I had the privilege of sitting in on a fascinating think session today put together by the U.S. Army focusing on future scenarios that could have serious impacts on U.S. national security in the coming decades and well, the role multinational corporations might play in those scenarios was one of the more interesting topics attendees were asked to look at.
Dubbed the Alternative Futures Symposium, the event asked mid-level officers and civilians from the U.S. Army and several other services and nations to look at what types of contingencies the U.S. may have to plan for in the event of a complete global economic collapse, the continued rise of Asia as an economic and political powerhouse and the proliferation of advanced military technology eroding the massive advantage U.S. forces have enjoyed for decades. Their conclusions will ultimately be included in the Unified Quest program which is meant to challenge and inform the Army’s various “concepts” it uses to help shape itself to fight future wars.
All these events were examined through the lens of current trends that are rapidly changing the world, from climate change and terrorism to demographic shifts, developments in computing technology and potential for fights over natural resources. However, one of the most interesting trends that participants were asked to consider in their debates about future threats was that of the growing power of multinational corporations.
The Center for Strategic and International Studies’ Karen Meacham gave a presentation before before participants dove into the issues asking attendees to consider seven “revolutions” likely to occur in the coming decades and how they may shape the 21st Century security environment. One of these revolutions was the multinational corporation as an even bigger player in geopolitics than it already is.
Of the 50 largest economies in the world right now, seven are multinational corporation, according to Meacham. With this trend looking like it will continue to grow, these corporations may become “almost equal to governments,” Meacham said. This means that, “in some cases, they need to figure out what they stand for.”
“We’re now well beyond the Westphalian” system of nation-state-centered government, Meacham added, noting the challenge to governance these corporations will present.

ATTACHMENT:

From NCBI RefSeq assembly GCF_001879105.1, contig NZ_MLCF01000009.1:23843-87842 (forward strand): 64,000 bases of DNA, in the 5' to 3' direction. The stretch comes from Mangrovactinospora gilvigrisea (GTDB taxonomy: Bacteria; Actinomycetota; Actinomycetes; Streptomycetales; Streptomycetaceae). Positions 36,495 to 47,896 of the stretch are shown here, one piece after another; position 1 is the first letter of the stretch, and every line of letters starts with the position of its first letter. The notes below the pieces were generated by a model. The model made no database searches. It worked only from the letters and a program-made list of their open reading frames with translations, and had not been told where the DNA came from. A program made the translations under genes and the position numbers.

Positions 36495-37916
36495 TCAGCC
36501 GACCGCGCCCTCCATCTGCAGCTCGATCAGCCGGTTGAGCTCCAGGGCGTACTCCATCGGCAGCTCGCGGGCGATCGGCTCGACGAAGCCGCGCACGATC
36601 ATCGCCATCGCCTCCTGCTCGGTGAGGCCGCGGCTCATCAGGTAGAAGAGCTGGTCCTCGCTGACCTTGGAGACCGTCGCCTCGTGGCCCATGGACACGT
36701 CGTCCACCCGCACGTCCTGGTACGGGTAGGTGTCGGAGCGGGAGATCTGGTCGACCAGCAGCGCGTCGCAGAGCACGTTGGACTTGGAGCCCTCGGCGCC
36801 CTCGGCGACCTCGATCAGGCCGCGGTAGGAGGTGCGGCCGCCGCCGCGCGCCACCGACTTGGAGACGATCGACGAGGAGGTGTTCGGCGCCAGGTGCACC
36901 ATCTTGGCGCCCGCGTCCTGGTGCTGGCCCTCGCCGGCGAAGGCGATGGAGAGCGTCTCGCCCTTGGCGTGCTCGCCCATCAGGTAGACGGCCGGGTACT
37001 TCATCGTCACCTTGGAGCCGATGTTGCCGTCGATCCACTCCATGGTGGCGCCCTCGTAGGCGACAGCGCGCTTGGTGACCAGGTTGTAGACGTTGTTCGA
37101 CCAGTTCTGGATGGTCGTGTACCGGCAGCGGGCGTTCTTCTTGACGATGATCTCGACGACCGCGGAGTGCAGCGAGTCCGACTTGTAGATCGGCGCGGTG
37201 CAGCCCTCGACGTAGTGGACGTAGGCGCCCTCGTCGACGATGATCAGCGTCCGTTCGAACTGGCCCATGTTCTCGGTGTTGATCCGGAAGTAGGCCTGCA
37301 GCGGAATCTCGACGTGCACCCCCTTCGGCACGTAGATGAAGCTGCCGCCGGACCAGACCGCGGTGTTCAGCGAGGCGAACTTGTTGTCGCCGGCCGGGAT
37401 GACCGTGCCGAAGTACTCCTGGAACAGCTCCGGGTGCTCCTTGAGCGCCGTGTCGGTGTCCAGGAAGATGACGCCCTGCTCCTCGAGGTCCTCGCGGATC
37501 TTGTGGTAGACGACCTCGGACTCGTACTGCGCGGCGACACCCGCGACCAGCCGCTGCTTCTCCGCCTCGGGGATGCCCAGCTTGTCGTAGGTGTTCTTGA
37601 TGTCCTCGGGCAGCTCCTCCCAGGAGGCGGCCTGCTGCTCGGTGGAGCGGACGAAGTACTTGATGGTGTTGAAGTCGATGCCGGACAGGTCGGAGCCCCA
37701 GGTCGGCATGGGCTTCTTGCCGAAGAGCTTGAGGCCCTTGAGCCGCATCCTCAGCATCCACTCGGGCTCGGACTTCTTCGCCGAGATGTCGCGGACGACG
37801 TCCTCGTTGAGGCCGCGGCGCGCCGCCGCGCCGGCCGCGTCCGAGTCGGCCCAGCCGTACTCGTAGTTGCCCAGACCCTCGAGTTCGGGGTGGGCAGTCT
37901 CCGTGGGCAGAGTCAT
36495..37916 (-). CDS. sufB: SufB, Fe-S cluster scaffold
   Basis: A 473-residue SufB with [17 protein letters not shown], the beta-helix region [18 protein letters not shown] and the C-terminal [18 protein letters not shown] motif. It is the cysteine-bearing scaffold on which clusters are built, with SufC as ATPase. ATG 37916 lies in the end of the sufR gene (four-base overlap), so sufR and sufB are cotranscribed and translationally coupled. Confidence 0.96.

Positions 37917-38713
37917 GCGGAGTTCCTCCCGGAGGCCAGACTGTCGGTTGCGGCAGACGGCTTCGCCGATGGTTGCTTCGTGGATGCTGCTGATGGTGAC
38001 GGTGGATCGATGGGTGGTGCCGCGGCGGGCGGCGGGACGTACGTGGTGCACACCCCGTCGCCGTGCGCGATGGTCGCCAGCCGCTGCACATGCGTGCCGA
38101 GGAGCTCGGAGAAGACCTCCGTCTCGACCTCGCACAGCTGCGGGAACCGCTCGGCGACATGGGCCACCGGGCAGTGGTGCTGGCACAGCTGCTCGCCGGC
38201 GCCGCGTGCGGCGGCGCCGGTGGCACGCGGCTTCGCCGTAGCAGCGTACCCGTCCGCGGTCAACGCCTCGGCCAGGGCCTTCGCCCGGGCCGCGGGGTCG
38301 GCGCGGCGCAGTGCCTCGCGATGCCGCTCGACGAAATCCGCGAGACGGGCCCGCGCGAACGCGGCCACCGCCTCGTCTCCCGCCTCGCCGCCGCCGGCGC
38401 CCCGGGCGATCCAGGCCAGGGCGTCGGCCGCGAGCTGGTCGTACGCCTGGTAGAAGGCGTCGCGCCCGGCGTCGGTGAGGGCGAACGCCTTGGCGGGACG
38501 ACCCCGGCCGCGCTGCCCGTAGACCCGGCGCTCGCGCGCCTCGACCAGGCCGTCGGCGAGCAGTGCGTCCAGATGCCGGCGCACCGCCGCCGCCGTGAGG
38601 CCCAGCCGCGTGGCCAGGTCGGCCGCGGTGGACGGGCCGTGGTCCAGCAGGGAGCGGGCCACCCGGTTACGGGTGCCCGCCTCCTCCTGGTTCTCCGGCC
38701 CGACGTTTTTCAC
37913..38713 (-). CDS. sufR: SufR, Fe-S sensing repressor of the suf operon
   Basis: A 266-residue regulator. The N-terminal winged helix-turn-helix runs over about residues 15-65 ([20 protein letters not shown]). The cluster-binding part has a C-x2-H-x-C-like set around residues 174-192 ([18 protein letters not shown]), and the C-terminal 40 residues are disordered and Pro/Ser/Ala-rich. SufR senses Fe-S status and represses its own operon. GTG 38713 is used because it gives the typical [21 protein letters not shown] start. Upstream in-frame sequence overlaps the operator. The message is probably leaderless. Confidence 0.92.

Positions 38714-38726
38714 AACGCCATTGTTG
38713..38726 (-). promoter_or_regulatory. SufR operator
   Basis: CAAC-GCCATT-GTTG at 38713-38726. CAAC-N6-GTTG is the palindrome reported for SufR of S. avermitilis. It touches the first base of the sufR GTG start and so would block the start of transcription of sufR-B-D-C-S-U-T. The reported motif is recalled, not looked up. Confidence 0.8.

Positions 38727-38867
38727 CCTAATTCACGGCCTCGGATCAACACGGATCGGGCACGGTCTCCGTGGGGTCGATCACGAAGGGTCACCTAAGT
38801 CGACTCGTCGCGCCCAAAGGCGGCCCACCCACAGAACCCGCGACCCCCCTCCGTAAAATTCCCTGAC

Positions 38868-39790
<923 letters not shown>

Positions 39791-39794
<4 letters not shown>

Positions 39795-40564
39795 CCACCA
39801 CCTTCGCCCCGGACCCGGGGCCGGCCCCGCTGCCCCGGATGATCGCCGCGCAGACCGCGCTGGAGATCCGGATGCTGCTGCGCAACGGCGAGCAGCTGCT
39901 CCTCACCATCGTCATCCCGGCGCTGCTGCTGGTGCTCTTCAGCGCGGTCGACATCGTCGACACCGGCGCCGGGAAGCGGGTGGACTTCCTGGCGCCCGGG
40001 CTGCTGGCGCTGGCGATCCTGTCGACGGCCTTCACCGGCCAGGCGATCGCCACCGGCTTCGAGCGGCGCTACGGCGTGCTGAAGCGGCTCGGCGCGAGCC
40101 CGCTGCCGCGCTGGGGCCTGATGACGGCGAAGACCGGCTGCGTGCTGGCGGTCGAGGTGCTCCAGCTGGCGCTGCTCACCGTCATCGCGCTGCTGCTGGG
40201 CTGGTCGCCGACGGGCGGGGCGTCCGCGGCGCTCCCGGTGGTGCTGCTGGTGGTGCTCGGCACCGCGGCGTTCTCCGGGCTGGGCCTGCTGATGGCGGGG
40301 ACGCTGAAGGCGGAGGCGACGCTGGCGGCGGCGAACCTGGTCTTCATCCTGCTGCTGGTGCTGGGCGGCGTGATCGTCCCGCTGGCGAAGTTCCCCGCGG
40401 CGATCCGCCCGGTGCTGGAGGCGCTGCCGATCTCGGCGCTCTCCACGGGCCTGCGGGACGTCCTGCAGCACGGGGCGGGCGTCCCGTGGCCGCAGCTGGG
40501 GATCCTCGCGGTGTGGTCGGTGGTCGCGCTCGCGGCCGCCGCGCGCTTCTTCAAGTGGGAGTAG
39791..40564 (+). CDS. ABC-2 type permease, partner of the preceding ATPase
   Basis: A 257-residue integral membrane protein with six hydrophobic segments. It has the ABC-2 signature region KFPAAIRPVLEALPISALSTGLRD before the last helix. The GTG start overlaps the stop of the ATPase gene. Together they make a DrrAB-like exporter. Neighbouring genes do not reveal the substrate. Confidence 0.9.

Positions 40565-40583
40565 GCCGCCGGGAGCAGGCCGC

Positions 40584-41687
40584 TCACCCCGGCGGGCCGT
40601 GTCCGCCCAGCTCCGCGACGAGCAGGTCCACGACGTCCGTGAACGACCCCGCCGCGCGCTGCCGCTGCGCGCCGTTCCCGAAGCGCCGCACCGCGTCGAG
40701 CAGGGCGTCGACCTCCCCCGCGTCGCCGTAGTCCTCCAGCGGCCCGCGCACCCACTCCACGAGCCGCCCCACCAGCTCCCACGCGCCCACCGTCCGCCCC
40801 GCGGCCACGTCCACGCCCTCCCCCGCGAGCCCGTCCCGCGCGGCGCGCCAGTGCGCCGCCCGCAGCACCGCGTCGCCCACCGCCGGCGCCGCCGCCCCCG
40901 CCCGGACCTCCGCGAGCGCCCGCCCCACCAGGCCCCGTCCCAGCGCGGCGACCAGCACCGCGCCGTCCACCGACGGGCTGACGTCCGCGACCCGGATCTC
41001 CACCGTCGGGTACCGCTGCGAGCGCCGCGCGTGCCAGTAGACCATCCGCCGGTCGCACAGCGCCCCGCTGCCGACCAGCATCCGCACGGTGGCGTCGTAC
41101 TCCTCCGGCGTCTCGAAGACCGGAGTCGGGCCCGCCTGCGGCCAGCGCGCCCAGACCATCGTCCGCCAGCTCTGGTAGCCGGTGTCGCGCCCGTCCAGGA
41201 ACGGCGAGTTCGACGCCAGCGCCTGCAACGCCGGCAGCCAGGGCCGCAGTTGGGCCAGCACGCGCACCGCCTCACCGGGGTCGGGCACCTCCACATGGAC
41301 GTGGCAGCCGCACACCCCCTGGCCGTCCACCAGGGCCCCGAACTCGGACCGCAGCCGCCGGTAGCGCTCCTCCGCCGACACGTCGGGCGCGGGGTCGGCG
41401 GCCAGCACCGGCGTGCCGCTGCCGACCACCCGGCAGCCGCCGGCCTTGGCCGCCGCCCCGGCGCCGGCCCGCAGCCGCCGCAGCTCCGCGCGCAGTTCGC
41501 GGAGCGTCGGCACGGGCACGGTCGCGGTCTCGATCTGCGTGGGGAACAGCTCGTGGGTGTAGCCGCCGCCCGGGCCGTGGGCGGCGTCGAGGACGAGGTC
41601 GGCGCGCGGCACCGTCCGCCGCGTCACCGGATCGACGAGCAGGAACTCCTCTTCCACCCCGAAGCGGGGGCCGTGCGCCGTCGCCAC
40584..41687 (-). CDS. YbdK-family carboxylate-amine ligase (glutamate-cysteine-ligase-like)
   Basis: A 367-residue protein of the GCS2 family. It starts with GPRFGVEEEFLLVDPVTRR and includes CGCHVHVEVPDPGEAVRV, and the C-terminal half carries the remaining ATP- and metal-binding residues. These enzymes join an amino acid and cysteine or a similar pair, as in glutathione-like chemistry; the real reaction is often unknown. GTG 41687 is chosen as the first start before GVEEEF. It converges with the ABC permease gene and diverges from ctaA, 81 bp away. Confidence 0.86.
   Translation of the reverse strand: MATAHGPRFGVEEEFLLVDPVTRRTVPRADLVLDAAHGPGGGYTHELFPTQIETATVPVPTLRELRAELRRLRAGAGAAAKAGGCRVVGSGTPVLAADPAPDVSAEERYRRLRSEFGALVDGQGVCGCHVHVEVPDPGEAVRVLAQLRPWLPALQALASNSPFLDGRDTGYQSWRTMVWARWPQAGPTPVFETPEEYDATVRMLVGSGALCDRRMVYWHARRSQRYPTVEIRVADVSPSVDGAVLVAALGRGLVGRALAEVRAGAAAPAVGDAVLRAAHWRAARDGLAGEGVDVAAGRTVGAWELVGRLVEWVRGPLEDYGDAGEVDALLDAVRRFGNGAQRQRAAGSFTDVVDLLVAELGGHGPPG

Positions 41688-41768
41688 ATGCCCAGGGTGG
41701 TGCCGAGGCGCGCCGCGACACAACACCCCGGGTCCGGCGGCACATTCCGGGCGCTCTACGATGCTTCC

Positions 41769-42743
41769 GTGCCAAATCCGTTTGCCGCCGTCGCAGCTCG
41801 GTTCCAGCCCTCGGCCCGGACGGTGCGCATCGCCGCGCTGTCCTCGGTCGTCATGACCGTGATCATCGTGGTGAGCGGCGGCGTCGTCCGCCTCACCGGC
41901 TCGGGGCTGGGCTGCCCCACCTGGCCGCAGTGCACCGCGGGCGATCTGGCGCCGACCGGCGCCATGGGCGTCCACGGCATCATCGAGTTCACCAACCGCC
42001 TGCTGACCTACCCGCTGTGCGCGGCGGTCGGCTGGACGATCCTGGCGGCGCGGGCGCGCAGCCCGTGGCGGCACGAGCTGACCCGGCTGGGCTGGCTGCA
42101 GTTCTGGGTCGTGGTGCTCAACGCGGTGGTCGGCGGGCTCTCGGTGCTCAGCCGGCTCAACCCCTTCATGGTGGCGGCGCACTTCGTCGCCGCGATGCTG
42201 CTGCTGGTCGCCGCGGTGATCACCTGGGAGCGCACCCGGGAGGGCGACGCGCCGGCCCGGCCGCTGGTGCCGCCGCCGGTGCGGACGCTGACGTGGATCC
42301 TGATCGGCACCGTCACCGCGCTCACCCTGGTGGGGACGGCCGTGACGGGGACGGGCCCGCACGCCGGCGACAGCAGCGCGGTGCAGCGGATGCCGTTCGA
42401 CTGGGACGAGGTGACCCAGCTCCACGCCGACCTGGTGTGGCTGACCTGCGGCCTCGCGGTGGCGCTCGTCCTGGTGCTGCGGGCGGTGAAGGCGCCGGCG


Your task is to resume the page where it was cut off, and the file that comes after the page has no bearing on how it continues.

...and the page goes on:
And the trend of non-state actors becoming more and more influential isn’t limited to corporations. In recent years, The Bill and Melinda Gates Foundation gave more grant money around the planet than the entire budget of the World Health Organization, according to Meacham. “Therefore, the influence they wield is staggering,” she said.
She ended her talk on the rise of multinational organizations by quoting Henry Kissenger (love him or hate him) as saying that governments must figure out how to balance the globalized economy and its multinationals with the traditional nation state construct.
One conference attendee raised another interesting angle to the multinational debate: Where do the loyalties of these extremely powerful corporations lie when their leadership is distributed around the globe? The attendee also raised the spectre of terrorists getting jobs in one of these corporations in order to infiltrate a country they seek to harm. (He, like most attendees, was speaking under Chatham House rules to encourage candid debate on a wide range of ideas.)
While massive companies influencing world affairs is nothing new, just look at the British East India Company or today’s energy companies, the number of new ones rising around the world today is. It’s interesting to see multinational corporations being looked at by the most powerful Army on Earth as it works to inform its future doctrine and operational concepts. Can’t wait to see the results of this session.
— John Reed